Especially in winter months, some of the other test-takers might be sick. Bring tissues and cough drops to keep them quiet. However, you don't know if this will be enough, and there might be other noises around you. For this reason, take practice LSAT exams in various public places like coffee shops or libraries. If you can take the LSAT with people around you, you can take it anywhere. Remember, earplugs are not permitted on test day.


The proctors may walk around the room throughout the course of the exam and keep a close eye on you. The other test-takers might highlight, underline, and erase excessively. Again, this means you should take the LSAT in places you would expect to be much worse than your test center.


Many students flip out when they see others turn the page before they do. They think, "I'm falling behind already. I'd better skip these questions and move on." Remember the other test-takers may have a completely different pacing strategy than you do, or maybe they just don't know what they're doing.

Stay focused on your pacing strategy, and remain confident in your techniques. Do some practice exams with a friend. This will help you get used to being around people who write or turn pages faster than you. Have a friend proctor a practice LSAT so you'll get used to having someone else keep time.

Why You Can't Improve Your LSAT Score

Everyone wants to get into a top law school, but how many people actually do?

Do the students at Harvard Law, Yale Law, and Stanford Law have superior brainpower that allows them to achieve what you can't?

Maybe law school is just a dream that crosses your mind every once in a while, but you believe everyone admitted to top law schools is lucky. This would be a great excuse to avoid studying - if it were true.

The truth is, you don't need to be a genius to get into law school. The "secret" is obvious:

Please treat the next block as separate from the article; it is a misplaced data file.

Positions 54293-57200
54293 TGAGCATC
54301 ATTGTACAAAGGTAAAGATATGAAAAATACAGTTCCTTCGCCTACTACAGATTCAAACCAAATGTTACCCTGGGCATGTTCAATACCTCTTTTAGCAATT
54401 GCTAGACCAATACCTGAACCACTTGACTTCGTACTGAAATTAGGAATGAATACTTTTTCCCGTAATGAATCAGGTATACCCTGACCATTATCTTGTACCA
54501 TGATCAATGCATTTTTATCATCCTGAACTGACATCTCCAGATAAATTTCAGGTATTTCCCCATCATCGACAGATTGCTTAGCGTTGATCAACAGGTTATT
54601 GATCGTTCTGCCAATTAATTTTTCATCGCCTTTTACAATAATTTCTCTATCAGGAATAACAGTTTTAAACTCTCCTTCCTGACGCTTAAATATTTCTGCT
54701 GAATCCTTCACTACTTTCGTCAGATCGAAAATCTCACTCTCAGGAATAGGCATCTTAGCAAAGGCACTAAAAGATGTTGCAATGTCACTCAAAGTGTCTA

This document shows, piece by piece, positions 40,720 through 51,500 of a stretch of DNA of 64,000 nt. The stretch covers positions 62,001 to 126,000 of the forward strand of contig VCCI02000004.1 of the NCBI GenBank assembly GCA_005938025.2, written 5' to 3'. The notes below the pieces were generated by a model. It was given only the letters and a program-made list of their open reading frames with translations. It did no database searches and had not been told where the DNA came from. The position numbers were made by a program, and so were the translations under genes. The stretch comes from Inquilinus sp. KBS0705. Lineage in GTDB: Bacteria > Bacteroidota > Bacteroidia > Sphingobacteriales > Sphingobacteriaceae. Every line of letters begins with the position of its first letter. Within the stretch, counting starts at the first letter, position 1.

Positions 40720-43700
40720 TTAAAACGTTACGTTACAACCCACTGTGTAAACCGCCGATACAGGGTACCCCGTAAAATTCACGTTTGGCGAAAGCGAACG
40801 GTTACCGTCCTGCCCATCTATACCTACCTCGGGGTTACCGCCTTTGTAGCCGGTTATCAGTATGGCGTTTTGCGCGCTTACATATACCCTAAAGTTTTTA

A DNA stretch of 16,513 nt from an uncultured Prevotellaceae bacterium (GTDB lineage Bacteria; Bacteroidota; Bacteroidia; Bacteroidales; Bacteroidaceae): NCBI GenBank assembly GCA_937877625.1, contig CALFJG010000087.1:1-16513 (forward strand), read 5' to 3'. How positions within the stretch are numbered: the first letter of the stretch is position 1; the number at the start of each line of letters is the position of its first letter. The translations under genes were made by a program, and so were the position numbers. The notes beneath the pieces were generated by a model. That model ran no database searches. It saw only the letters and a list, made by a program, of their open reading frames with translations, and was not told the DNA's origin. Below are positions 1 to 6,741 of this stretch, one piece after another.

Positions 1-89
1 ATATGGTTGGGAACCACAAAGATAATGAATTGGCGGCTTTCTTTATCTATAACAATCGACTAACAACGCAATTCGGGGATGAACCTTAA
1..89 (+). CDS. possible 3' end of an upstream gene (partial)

Get an early start on your LSAT preparation.

One of my students was the kind of guy who sits around and makes excuses. He said the LSAT was too hard, that none of the techniques out there would work for him, and that he had no time to study. Instead, he wasted hours each day complaining and worrying instead of studying.

Finally, after a lot of pushing and prodding, I got him to actually sit down and go through some problems with me. We set a schedule and goals for each week until the LSAT, and despite his wildest expectations, he developed an appreciation for the exam. Yes, that's right. He actually started to like the LSAT, and he achieved a 175 on test day. He's now at Yale Law School.

Procrastination can eat you alive if you let it. There's no "perfect day" to begin studying. If you want to make your dream of law school come true, today is the best day to start your LSAT preparation. Here are the schedules I posted to help you get started. Of course, I'm always available to help via email and phone (or in-person if you're in NYC).

What helps you stay motivated to achieve your goals?

7 Logical Reasoning Tips and Tricks

UPDATE: I've put together a GINORMOUS list of free Logical Reasoning advice and strategies. The below tips are a good start, but click that link for much, much, more.

Logical Reasoning makes up 2 out of 4 sections on the scored portion of the LSAT. These 7 tips will help you to master this important section.

1. Use the order of difficulty to your advantage.